Speaking to thousands of flag-waving supporters at a rally in the western city of Bordeaux, Sarkozy vowed to defend secular values in France – which has Europe's largest Muslim minority – and to send a tough message on law and order if he wins a fresh five-year term in a two-round election in April and May. Huffington Post


Santorum Ill Over JFK’s Speech on Religion: News Roundup


In the news this week: Santorum sick over JFK speech, a report in the UK claims religious illiteracy in Parliament, the number of mosques in the U.S. has grown tremendously, and other stories.
Rick Santorum said Sunday that John F. Kennedy's 1960 speech on the separation of church and state made him want to "throw up." On Tuesday, he said he wished he "had that particular line back."
When conservative radio host Laura Ingraham challenged him on the apparently off-message comments that have provoked considerable controversy, the GOP presidential candidate said, "I would agree with you on that. I wish I had that particular line back."
Yet Santorum went on to defend his criticism of Kennedy's speech and launched an attack on President Barack Obama. Huffington Post
Rick Santorum's political good fortune in the Republican presidential primaries has come about in large part because of his appeal to evangelicals. A Roman Catholic, he is a beneficiary of more than two decades of cooperation between conservative Protestants and Catholics who set aside theological differences for the common cause of the culture war. San Francisco Chronicle
(United Kingdom) A report from a cross-party parliamentary group will this week warn that there is a widespread lack of “religious literacy” among the country’s judges, politicians and officials.
It also claims that the rights of homosexuals take precedence over those of Christians.
The study, by the Christians in Parliament group, follows a series of rulings by judges against Christians who had claimed that following their faith brought them into conflict with the law or with their employer. The Telegraph
Recent video games have begun depicting religion as a violent, problematic force, according to research from a new University of Missouri study.
Greg Perreault, a doctoral student at University of Missouri's School of Journalism, studied five extremely popular games from the last few years that incorporate religion heavily into their storylines: "Mass Effect 2," "Final Fantasy XIII," "Assassin's Creed," "Castlevania: Lords of Shadow," and "The Elder Scrolls IV: Oblivion."
In each case, Perreault found that religion became equated with violence within the video games' narratives. Christian Post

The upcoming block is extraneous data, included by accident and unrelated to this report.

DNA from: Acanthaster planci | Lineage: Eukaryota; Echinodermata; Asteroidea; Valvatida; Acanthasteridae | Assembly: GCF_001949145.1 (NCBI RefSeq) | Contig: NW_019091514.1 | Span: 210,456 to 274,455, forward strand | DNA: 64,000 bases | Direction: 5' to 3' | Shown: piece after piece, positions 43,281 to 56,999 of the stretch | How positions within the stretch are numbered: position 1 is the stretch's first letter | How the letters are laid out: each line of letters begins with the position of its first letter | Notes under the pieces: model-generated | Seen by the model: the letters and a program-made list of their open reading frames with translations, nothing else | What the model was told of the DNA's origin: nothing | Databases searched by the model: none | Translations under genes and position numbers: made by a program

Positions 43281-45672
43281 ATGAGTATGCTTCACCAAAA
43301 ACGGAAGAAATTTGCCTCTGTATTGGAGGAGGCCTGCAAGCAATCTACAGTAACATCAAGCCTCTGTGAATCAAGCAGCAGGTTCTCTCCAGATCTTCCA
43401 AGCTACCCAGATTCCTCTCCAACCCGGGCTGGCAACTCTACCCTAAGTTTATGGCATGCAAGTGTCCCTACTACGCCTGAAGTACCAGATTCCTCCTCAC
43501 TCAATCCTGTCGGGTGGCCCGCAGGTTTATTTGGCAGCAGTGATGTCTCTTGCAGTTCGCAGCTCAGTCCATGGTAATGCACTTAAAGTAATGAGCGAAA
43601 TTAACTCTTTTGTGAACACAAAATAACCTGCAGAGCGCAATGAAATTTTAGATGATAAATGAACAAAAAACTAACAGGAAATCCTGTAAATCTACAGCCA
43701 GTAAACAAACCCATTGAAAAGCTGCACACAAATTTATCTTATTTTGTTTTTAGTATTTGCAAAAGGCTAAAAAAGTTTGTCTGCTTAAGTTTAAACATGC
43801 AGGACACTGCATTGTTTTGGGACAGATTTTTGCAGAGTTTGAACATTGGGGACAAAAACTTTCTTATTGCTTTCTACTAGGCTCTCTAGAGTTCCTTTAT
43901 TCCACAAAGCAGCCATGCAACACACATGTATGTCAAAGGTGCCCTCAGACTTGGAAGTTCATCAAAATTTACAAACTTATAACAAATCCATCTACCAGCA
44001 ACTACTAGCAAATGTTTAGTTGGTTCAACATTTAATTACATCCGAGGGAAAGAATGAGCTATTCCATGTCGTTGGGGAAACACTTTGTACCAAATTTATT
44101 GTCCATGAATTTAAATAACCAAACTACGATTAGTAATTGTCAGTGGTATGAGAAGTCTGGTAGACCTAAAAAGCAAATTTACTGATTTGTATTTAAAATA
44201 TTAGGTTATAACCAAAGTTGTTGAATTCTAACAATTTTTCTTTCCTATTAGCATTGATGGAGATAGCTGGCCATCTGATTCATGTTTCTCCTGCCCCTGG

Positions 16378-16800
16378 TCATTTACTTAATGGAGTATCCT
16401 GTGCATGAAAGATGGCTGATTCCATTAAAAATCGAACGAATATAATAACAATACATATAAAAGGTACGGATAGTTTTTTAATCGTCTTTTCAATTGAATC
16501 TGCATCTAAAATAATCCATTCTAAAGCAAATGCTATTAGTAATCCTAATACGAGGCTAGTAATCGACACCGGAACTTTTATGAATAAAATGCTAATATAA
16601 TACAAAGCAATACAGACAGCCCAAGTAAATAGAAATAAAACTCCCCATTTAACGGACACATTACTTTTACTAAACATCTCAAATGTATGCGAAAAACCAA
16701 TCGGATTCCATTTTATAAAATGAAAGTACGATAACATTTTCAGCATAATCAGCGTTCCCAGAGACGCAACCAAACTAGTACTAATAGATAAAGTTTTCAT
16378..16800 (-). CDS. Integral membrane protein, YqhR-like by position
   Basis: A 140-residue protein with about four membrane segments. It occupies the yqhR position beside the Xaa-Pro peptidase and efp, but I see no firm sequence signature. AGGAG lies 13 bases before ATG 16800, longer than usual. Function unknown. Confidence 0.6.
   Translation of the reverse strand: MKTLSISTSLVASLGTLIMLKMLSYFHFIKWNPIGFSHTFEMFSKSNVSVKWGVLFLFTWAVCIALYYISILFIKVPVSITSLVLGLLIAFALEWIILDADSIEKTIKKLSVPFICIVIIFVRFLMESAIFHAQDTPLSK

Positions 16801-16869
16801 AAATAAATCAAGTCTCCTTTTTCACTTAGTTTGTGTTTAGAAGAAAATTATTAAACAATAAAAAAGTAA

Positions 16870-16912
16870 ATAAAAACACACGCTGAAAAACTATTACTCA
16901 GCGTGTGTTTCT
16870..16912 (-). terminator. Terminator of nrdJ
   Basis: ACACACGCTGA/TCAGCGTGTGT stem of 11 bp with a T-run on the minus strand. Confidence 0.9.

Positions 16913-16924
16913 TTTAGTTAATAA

A measure to ban the use of foreign laws in domestic courtrooms is progressing in Florida's statehouse, one of dozens of similar efforts across the country that critics call an unwarranted campaign driven by fear of Muslims.
Forty such bills are being pursued in 24 states, according to a tally by the National Conference of State Legislatures, a movement backers say is a response to a glaring hole in legal protections for Americans. Opponents say the bills simply address a made-up threat and could threaten agreements made under Jewish or other religious law.
The Florida measure passed the House on Thursday 92-24. It awaits a full vote in the Senate. The Detroit News
In the decade since 9/11, American Muslims and mosques have come under a close lens, from congressional hearings on radicalization to campaigns against mosque construction projects and anti-Sharia legislation proposals in dozens of states.
Despite such difficulties, a comprehensive survey of American mosque leaders released Wednesday reveals that the number of mosques in the country has grown tremendously, with more than 900 new centers being established since 2000. Another finding from the survey reveals that compared to the turn of the millennium, fewer Muslims see America as "hostile" to Islam today. Huffington Post


U.S. Troops Trash Korans in Afghanistan: News Roundup

In the news this week: Afghans protest U.S. amid Koran mistreatment, a judge rules Washington State can’t force Pharmacies to sell emergency contraceptives, a Holocaust survivor calls on Romney to denounce the Mormon practice of posthumously baptizing Jews, and other news.